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National Intel Partners: Islamists In, Muslim Reformers Out

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Newly declassified documents obtained by the Clarion Project show that personnel in the Office of the Director of National Intelligence (ODNI, or, for the ease of our readers,“National Intel”) were well aware of the work of anti-Islamist Muslim activist Dr. Zuhdi Jasser, acknowledged that he was promoting the right message, but chose instead to favor and work with pro-Islamist groups.

As our previous expose showed, when five members of Congress specifically asked National Intel about their relationship with the Islamic Society of North America (ISNA), a U.S. Muslim Brotherhood entity, National Intel falsely told the congresspersons that it did not use Muslim Brotherhood-linked groups and individuals for outreach. However, files show that such a relationship existed.

And while National Intel embraced groups with radical histories, Jasser, president of the American Islamic Forum for Democracy and author of A Battle for the Soul of Islam, was shunned. This happened even though one of Jasser’s writings was passed around National Intel as an example of the type of messaging that was needed.

Praise for Dr. Jasser Within National Intel

In March of 2010, Dr. Jasser wrote an open letter to Anwar al-Awlaki, a high-level American member of Al-Qaeda who was later killed in a 2011 drone strike in Yemen, in response to a 12-minute audio message al-Awlaki had directed at American Muslims. An internal email sent around National Intel in 2010 urged the email’s recipients to read Dr. Jasser’s letter and asked for recommendations on how to use the letter. The author of the email said the letter had “great things to think about regarding US Muslim perceptions of Aulaqi [Awlaki] and possible ways to counter him.”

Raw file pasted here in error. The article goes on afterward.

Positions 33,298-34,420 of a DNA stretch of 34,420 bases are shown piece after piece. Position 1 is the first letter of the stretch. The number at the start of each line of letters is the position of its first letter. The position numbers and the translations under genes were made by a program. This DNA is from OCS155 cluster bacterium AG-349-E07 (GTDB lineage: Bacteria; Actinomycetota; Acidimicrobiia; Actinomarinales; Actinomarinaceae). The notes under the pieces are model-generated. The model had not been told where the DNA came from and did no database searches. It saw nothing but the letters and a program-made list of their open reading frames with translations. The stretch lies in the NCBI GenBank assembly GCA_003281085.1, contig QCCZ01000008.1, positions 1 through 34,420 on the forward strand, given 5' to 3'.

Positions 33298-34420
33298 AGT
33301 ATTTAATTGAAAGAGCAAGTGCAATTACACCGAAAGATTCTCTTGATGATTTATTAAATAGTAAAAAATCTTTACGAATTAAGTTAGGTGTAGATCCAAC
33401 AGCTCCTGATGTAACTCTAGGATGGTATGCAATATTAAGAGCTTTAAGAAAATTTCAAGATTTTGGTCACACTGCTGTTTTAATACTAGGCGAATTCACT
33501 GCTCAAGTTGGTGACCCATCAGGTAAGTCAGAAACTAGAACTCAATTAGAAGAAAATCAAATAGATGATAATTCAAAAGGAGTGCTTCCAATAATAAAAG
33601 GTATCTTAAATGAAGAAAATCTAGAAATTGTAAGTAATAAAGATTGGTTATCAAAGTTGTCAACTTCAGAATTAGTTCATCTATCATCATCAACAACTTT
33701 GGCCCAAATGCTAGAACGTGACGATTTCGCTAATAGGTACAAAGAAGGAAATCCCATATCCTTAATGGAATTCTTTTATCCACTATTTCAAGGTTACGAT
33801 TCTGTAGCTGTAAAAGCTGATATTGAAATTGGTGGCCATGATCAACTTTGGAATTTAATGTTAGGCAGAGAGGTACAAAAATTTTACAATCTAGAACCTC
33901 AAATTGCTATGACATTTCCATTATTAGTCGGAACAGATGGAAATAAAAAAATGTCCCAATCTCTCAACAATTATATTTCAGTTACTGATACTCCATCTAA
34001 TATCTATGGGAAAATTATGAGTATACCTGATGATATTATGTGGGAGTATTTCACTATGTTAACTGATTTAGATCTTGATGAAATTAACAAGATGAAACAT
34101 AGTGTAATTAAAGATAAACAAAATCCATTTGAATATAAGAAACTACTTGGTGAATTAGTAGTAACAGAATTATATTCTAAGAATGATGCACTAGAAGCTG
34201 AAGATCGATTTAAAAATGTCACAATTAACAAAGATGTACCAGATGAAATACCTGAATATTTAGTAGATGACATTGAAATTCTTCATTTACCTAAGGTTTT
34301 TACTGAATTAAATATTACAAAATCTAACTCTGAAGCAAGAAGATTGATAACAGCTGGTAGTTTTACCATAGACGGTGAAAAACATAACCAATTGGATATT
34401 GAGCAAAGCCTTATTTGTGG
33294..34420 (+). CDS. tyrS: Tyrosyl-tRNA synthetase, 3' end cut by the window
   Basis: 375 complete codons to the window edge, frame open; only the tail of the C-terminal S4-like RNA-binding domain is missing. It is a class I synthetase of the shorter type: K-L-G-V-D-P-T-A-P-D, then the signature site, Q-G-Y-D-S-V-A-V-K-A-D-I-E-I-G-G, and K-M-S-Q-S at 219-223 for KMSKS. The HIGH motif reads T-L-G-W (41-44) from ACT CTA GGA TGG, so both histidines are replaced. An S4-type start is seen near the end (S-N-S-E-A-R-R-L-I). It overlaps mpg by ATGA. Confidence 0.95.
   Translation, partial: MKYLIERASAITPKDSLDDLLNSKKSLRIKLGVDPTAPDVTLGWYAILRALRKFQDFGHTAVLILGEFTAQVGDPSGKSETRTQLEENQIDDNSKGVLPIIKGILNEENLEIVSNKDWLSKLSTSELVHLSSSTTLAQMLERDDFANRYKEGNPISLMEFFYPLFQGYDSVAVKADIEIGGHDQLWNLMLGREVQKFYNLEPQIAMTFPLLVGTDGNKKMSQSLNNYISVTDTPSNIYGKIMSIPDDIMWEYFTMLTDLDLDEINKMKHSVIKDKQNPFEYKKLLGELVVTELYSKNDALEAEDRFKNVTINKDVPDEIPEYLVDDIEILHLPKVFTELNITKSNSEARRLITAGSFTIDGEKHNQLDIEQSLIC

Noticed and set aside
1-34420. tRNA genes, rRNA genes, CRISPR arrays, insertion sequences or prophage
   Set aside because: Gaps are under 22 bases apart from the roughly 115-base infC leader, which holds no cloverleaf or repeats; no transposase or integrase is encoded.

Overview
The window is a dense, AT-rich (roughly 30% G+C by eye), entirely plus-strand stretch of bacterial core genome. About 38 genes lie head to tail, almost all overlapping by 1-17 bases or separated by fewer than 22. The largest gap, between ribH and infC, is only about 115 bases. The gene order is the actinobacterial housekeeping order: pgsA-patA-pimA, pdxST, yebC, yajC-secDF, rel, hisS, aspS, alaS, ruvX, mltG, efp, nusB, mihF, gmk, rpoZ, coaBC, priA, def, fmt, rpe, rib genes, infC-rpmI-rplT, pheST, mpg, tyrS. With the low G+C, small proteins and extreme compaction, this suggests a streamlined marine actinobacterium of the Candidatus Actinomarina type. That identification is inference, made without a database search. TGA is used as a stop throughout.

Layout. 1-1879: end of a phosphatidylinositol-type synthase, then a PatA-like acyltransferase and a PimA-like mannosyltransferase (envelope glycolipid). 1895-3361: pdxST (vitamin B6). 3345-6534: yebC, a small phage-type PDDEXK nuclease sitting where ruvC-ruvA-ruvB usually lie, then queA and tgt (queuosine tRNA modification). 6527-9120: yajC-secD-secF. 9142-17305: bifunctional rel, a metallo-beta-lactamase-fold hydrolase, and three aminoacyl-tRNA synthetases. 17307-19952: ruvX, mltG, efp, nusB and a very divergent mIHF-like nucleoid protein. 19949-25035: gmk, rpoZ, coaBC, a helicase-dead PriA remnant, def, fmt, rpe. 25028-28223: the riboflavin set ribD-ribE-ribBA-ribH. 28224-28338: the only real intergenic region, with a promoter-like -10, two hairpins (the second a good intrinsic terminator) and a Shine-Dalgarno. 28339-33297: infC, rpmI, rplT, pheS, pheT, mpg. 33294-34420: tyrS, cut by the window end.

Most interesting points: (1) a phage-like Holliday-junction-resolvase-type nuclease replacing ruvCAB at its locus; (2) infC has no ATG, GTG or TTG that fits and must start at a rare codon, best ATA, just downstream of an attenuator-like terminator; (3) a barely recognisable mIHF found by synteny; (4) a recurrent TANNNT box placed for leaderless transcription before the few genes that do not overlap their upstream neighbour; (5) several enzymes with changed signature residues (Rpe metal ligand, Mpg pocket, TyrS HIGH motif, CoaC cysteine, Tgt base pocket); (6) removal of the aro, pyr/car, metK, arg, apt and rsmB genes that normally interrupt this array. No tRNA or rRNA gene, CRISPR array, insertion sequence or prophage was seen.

Yet even though the author of the email saw the value of Jasser’s work, Jasser has not been embraced – or even tapped as a resource for National Intel — like Islamist apologists have been.

Jasser told the Clarion Project: “We have never been contacted by National Intel either directly or through any office. In fact, while AIFD was invited to a couple meetings at the public affairs office of the FBI in 2009, we have not had any outreach since that time formally with anyone at the Department of Justice, National Intel or Department of Homeland Security. This was despite the testimonies we provided at hearings for Chairman Peter King of the House Committee on Homeland Security in March 2011 and again in June 2012.”

National Intel’s behavior is puzzling. Why would it not embrace the very Muslim whose messaging it praises? 

 

The Pro-Islamist Filter

The same email that praises Jasser also shows that National Intel caters to the sensibilities of the pro-Islamist groups that loathe him, and that the government organization has bought into the narrative these groups are promoting: “Not sure how credible he [Jasser] is even among mainstream observant engaged Muslims, especially since he’s former US military,” the email states.

As another example of Jasser’s lack of credibility, the author then points to how the ultra-radical “Revolution Muslim” group declared him an apostate.

This should be considered a badge of honor, but the National Intel writer saw it as a strike against Jasser.